I first had tiffin while spending a few months in Prague. I was grabbing a quick snack at the airport before flying to Bordeaux to visit one of my best friends ever, and the tiffin in a cafe display caught my eye.
It was unlike anything I’d ever tried before, and I couldn’t get enough. After that trip to Bordeaux, every time I left Prague during my time abroad, I looked for tiffin at the airport.
I call my tiffin recipe Prague Chocolate Tiffin, despite this dessert’s Scottish roots, because I put dried cherries in my tiffin. I can’t say that dried cherries are historically or culturally traditional in Czech pastries, but I sure associate dried cherries with my time in Czech Republic. It seemed every bakery I went to (and there were many!!) during my time in Prague and Brno had some sort of delicious confection or bread that involved dried cherries. And as a huge fan of cherries, these were among the desserts and breads I always tried and loved.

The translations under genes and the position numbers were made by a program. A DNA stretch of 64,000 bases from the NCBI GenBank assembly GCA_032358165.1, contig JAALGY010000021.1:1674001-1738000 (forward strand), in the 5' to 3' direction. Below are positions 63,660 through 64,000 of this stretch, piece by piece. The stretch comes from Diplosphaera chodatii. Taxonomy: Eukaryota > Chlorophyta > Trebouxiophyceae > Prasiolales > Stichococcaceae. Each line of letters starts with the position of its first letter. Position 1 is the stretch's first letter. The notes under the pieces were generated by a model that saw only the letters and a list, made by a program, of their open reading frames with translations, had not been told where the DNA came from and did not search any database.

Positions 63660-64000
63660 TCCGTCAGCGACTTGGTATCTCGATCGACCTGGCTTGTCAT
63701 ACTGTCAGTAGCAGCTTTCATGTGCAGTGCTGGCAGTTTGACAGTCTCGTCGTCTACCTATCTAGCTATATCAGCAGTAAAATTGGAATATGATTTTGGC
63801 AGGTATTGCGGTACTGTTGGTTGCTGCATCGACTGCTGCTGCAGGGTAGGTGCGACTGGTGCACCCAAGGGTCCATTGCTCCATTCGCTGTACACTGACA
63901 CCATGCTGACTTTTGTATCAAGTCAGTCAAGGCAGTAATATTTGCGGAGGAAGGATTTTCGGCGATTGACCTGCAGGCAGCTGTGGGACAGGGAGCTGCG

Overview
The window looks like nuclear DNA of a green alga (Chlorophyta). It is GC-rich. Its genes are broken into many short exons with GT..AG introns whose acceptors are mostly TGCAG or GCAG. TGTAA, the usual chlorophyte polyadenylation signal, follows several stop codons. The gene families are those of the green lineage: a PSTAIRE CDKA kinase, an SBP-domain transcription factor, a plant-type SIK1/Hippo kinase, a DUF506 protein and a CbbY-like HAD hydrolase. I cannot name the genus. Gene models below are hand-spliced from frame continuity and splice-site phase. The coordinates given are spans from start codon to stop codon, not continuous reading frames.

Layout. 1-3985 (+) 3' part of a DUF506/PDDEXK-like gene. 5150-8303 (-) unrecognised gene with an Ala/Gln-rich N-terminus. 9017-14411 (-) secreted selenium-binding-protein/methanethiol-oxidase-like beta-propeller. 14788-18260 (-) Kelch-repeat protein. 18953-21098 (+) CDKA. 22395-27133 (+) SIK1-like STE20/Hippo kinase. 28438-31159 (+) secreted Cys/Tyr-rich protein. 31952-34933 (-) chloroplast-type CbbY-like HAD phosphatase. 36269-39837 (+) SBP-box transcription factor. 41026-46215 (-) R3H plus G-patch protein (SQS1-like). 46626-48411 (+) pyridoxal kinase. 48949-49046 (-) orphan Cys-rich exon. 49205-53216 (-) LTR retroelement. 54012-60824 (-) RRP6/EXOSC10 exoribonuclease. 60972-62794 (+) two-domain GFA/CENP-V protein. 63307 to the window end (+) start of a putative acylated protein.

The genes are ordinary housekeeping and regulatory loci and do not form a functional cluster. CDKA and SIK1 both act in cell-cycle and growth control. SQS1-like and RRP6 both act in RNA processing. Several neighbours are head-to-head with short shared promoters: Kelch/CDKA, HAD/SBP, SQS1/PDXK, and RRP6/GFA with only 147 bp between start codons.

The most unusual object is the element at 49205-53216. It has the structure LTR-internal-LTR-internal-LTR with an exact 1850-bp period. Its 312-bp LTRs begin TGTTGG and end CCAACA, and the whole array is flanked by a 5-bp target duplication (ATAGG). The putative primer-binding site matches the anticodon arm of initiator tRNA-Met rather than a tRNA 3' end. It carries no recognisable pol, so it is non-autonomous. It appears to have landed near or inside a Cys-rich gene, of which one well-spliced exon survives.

Prague Chocolate Tiffin: Easy, Delicious, ADDICTING!!
So here’s my easy, delicious, addicting recipe for Prague Chocolate Tiffin. It’s a little taste of Europe for me every time I make it. I hope it will be for you as well!
A Few Things!
McVitie's for Chocolate Tiffin!
There are many brands of digestive crackers, but in my book, you have to use McVitie’s. This is the brand that sparked a fight between George Harrison and John Lennon, after all.
You can usually find McVitie’s at World Market, but if you don’t have a World Market nearby, here they are on Amazon [aff. link].
My Favorite Offset Spatula for Chocolate Tiffin